Donald Trump's malicious plan to leverage the income of undocumented immigrants to force Mexico to pay for his border wall could have devastating ripple effects across economies from Latin America to Africa.
Plus, it's just about the lowest level of fear-mongering that his campaign has stooped to so far.
The Republican frontrunner says he wants to stop the flow of money that undocumented Mexicans in the United States send home to family members as a way of twisting the Mexican government's arm into paying for his border wall. But in doing so, Trump would also pinch the flow of money transfers to dozens of other countries around the world where family incomes are dependent on hard-working immigrants sending remittances from the United States.
More than a dozen economies around the globe depend substantially on remittances, according to study by the Inter-American Dialogue think tank. Mexico alone received $24.7 billion in money sent home from immigrants working in the United States last year. That's more money than Mexico generated in oil revenues, according to an AP report.
Trump's plan, outlined in a memo sent to the Washington Post, could cut that vital artery to the Mexican economy and essentially pit undocumented Mexican immigrants—and the families who depend on them— against the Mexican government.
Trump claims he would place legal roadblocks to the southbound flow of remittances by requiring money transfer companies such as Western Union to enforce the Patriot Act’s “know your customer” provision and ensure "no alien may wire money outside of the United States, unless the alien first provides a document establishing his lawful presence in the U.S.”
But that's easier said than done. Remittance expert Manuel Orozco, of the Inter-American Dialogue, says not only did Trump mistakenly cite the wrong regulation sections in his plan, but implementing it would require amendments to the Patriot Act and immigration law.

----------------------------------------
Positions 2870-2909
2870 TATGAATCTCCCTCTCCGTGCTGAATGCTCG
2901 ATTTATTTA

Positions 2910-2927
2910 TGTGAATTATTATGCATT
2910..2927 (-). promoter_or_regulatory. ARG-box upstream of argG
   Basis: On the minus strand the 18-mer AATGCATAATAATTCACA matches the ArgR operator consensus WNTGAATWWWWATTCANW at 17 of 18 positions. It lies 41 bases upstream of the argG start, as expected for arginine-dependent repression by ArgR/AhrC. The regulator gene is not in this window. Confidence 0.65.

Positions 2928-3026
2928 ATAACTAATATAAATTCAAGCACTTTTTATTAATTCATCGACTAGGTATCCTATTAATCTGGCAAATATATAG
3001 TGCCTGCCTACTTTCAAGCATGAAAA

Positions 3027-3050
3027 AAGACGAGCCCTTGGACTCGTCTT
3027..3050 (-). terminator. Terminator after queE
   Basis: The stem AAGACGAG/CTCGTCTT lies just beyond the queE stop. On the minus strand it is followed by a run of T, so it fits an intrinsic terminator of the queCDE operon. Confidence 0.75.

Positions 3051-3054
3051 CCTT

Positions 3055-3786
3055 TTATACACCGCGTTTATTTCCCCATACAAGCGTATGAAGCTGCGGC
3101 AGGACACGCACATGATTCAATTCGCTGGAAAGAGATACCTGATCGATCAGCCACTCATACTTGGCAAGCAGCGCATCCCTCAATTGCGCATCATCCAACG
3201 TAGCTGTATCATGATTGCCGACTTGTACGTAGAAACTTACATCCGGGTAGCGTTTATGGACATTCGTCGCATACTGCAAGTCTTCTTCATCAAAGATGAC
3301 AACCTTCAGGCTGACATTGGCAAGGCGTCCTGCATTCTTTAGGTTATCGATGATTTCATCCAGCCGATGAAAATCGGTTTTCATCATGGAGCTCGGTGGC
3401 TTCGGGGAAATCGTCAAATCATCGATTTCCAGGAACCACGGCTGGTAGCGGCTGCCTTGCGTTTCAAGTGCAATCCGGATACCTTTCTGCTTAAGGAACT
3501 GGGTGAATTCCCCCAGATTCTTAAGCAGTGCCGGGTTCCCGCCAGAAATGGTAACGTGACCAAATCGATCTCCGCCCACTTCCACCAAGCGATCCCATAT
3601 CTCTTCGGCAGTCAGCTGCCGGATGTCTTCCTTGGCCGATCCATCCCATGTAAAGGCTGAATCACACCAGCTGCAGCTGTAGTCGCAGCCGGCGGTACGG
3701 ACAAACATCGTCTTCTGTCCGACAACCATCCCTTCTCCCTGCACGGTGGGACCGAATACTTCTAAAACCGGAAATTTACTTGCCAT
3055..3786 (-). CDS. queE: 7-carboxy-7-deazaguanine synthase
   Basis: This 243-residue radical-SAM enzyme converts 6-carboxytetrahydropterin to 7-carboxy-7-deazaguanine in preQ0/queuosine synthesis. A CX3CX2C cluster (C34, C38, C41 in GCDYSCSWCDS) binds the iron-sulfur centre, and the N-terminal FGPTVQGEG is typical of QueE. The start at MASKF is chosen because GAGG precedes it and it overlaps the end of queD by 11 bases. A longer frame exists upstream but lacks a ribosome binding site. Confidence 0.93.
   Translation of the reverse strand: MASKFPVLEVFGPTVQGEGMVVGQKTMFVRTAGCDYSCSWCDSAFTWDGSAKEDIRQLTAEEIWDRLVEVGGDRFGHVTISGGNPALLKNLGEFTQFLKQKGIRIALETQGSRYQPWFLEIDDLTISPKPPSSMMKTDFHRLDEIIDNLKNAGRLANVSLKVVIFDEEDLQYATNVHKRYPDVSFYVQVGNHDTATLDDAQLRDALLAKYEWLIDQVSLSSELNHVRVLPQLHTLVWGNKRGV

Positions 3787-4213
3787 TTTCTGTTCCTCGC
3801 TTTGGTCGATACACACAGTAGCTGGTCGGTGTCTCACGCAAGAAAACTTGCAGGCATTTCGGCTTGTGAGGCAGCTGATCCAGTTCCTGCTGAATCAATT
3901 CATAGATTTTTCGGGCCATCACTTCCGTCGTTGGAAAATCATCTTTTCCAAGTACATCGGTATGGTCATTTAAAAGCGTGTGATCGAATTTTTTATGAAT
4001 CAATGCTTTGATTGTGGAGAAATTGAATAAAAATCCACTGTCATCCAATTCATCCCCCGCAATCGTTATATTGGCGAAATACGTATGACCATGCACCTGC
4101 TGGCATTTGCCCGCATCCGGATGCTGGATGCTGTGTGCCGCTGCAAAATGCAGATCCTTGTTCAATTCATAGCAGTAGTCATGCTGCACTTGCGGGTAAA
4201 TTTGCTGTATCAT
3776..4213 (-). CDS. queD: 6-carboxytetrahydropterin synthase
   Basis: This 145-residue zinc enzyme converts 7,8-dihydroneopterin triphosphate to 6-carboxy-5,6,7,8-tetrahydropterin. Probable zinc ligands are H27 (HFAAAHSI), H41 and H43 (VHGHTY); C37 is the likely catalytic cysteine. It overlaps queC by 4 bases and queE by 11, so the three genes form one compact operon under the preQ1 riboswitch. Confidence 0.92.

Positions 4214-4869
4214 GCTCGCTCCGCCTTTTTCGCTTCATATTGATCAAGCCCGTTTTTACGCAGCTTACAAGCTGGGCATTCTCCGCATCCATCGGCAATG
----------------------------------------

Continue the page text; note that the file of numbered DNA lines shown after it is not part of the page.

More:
“Amending the Patriot Act is complicated, but more importantly what he is pointing out to refers to 103.121 of the CFR (he is mistaken in putting 130.121),” Orozco said on the candidate's memo. “Moreover, money transfers are already covered under the act through section 326. The main problem and implication of Trump is that by modifying the CFR section, he is asking Congress to modify immigration law, too, by expecting businesses to check on a person’s lawful status, something that falls into federal jurisdiction.”
Orozco says Trump doesn't seem to have considered the full “impact of tying cross border money transfers to legal status.”
“This could have wide repercussions beyond money transfers,” he said.
Currently more than 6 million Mexican households receive—on average—half of their total income from remittances, Orozco explained. That's nearly 20% of all households in Mexico that depend on money sent back from family members in the United States.
In Trump's mind, stopping that flow of money would force the government of Mexico to make a “one-time payment of $5-10 billion” for the wall.
The Trump campaign says it would exert additional pressure on the Mexican government by imposing trade tariffs, visa cancellations, and raising visa fees.
The proposal is sparking outrage from members of the Latino community who feel Trump is targeting their wallets and their families' well being.
“As an immigrant who sends money to my family, this is totally offensive,” Leni Gonzalez, a Virginia-based immigration activist, told Fusion. “There’s a lot of symbolism behind this because it strikes immigrants at their heart, especially those who come to the U.S. with only one purpose: to help their families back home by sending them money.”
“We should have the liberty to do whatever we want with our money,” said Myriam Figueroa, an Argentine national and U.S. resident.
Although Figueroa wouldn't be affected by Trump's plan to show ID, she worries that such efforts to pinch remittances could eventually be expanded to cover other forms of digital commerce, including PayPal.
“Minutes before you called me, I was sending money to my mother in Colombia,” said community activist Rosalia Fajardo. “I’ve been sending money to my country for 20 years. First I was sending money for my daughter to pay for school, and now I’m sending money to pay for the nurse who takes care for my mother.”
Fajardo is a citizen but she works with many undocumented people who just like her send remittances to help their loved ones back home.
But maybe that's part of Trump's plan to Make America Great Again—by taking money from abuela's hospice care to build a bigger wall.